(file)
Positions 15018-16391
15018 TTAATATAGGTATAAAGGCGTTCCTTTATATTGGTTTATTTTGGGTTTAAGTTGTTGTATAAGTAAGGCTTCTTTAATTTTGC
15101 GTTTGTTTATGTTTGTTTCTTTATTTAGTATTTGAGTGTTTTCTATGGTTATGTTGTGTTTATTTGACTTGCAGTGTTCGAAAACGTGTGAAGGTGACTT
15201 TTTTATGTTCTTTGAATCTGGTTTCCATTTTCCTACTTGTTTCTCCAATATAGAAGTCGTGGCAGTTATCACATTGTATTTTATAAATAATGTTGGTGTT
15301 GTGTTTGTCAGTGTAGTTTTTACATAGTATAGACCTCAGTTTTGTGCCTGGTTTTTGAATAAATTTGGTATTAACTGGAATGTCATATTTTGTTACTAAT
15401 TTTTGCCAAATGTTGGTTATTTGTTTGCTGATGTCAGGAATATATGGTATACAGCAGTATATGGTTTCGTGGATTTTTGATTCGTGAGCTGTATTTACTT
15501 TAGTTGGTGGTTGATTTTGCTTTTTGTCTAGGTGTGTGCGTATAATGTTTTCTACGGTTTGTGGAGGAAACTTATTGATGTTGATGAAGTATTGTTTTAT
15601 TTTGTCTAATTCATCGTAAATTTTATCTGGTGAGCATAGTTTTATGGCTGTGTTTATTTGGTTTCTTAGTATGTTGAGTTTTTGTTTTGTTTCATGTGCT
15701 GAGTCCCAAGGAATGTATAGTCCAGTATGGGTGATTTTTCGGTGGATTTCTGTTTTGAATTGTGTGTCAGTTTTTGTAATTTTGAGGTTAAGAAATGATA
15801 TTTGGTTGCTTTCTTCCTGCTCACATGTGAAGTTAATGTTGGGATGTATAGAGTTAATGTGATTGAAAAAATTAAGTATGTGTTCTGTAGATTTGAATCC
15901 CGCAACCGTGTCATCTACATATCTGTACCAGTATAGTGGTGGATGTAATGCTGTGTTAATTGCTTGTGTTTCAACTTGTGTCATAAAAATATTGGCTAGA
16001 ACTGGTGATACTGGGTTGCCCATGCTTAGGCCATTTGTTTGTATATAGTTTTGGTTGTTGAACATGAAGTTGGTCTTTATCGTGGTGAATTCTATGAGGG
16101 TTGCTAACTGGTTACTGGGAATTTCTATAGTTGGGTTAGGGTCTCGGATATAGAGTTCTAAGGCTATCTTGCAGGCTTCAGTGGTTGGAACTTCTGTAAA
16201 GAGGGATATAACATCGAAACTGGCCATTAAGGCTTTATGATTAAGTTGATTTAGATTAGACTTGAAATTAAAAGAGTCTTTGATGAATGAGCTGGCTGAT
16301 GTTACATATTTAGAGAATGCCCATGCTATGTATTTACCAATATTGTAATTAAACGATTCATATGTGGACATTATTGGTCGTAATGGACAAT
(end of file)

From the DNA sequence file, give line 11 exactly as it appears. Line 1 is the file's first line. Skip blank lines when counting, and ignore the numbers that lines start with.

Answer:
15901 CGCAACCGTGTCATCTACATATCTGTACCAGTATAGTGGTGGATGTAATGCTGTGTTAATTGCTTGTGTTTCAACTTGTGTCATAAAAATATTGGCTAGA